Researchers at Indian Institute of Technology (BHU), Varanasi, have developed a new method that promises to protect copper, which is one of the most popular commercial metals, from corrosion in a cost effective manner.
Over the years, scientists have developed several techniques to combat the problem of corrosion of copper. However, they are very expensive or highly complex or provide incomplete protection in acidic media. The new method promises to overcome these problems.
Researchers used technique called ‘floating film transfer method’ to obtain ultra-thin films of an organic material, squaraine, and to transfer it over the copper articles as layers. The anti-corrosion activity was tested in the presence of hydrochloride using electrochemical techniques as well as surface characterisation techniques. The tests showed that nearly 40 percent corrosion protection is reached with just one layer of squaraine and increased up to 98 percent with four layers.
There are several ways to protect copper from corrosion, but squaraine has an interesting chemical structure. It has a hydrophobic functional group at one end, a hydrophilic functional group at the other end and the two are connected to a square unit in the middle. This helps it dissolve in both hydrophobic and hydrophilic solvents and enables it to be drawn out in the form of thin films. Since metal surfaces are hydrophilic, if squaraine is coated on them, its hydrophilic end interacts with the metal surface and the hydrophobic end hangs out in the air, thus repelling corrosive molecules.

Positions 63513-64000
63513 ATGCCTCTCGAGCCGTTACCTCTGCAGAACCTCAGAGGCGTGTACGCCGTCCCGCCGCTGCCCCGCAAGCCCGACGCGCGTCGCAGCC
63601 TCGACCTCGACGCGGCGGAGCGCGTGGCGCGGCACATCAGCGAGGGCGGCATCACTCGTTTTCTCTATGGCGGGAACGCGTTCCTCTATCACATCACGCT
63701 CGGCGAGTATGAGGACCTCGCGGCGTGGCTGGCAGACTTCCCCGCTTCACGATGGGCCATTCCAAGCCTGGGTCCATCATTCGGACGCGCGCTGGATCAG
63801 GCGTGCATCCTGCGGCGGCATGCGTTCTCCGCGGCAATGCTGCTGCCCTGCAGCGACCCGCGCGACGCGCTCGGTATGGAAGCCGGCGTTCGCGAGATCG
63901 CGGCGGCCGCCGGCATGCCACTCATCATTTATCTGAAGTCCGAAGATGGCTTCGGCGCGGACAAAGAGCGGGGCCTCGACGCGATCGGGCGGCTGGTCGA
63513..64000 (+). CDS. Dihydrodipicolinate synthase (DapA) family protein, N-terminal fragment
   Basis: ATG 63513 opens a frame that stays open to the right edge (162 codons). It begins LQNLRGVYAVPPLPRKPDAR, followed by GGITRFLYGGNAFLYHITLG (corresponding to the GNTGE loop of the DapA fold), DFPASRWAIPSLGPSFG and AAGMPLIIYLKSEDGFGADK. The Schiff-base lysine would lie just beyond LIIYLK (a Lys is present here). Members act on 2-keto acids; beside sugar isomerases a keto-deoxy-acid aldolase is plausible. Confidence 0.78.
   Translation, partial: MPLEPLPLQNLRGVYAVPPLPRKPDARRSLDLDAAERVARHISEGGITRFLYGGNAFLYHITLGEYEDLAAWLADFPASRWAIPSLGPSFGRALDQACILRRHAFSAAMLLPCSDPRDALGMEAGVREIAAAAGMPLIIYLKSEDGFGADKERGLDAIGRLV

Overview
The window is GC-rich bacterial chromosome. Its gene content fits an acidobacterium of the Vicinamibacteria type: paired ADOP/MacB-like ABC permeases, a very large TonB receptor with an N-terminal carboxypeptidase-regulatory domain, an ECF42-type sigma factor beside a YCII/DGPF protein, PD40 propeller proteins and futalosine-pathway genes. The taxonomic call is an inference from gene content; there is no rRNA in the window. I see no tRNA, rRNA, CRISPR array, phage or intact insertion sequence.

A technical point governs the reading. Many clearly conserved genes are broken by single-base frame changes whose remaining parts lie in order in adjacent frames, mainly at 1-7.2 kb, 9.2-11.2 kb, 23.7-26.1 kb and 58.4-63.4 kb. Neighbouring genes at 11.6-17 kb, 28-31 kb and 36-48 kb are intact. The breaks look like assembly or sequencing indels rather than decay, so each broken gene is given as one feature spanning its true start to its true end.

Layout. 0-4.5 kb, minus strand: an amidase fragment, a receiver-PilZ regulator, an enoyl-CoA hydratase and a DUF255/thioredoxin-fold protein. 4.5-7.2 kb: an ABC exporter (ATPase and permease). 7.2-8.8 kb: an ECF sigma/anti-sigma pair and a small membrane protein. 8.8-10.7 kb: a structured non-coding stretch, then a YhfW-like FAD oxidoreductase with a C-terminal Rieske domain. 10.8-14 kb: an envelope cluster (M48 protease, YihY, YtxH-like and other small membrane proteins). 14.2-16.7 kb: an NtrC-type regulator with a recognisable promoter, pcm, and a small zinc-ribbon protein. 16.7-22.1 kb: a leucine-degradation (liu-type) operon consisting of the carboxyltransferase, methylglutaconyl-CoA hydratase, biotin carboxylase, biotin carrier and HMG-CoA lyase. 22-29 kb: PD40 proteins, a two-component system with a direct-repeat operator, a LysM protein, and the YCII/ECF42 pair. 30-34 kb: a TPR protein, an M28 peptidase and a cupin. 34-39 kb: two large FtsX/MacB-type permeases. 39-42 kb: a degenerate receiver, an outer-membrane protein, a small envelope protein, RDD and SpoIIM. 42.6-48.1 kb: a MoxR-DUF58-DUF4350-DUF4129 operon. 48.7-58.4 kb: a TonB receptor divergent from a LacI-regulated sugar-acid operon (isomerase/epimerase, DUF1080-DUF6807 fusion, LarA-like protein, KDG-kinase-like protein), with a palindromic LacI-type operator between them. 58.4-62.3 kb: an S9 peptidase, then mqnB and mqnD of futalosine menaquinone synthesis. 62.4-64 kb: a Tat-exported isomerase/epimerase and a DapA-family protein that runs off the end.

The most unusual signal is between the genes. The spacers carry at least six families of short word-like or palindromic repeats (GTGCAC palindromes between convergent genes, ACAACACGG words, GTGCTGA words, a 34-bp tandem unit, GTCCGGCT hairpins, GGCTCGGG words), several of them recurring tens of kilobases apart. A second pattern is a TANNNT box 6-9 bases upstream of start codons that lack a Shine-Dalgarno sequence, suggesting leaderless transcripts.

For their experiment, the researchers filled a petri dish with distilled water up to three-fourths of its height and the upper water surface was cleaned multiple times with small strips of lint free tissue to ensure that there was no contamination. One drop of squaraine solution in chloroform was released over the water surface. A blue circular floating film was formed at the air-water interface within seconds. The film was then carefully lifted on to a copper strip and washed gently with a stream of distilled water, followed by vacuum drying. The researchers kept depositing layer after layer and, after adding every layer, tested the anti-corrosion behavior of the layer.
“Though we have used squaraine in this work, we can also use many other cheap materials coated via floating film transfer method for corrosion prevention,” said team leader, Prof Rajiv Prakash, while speaking to India Science Wire.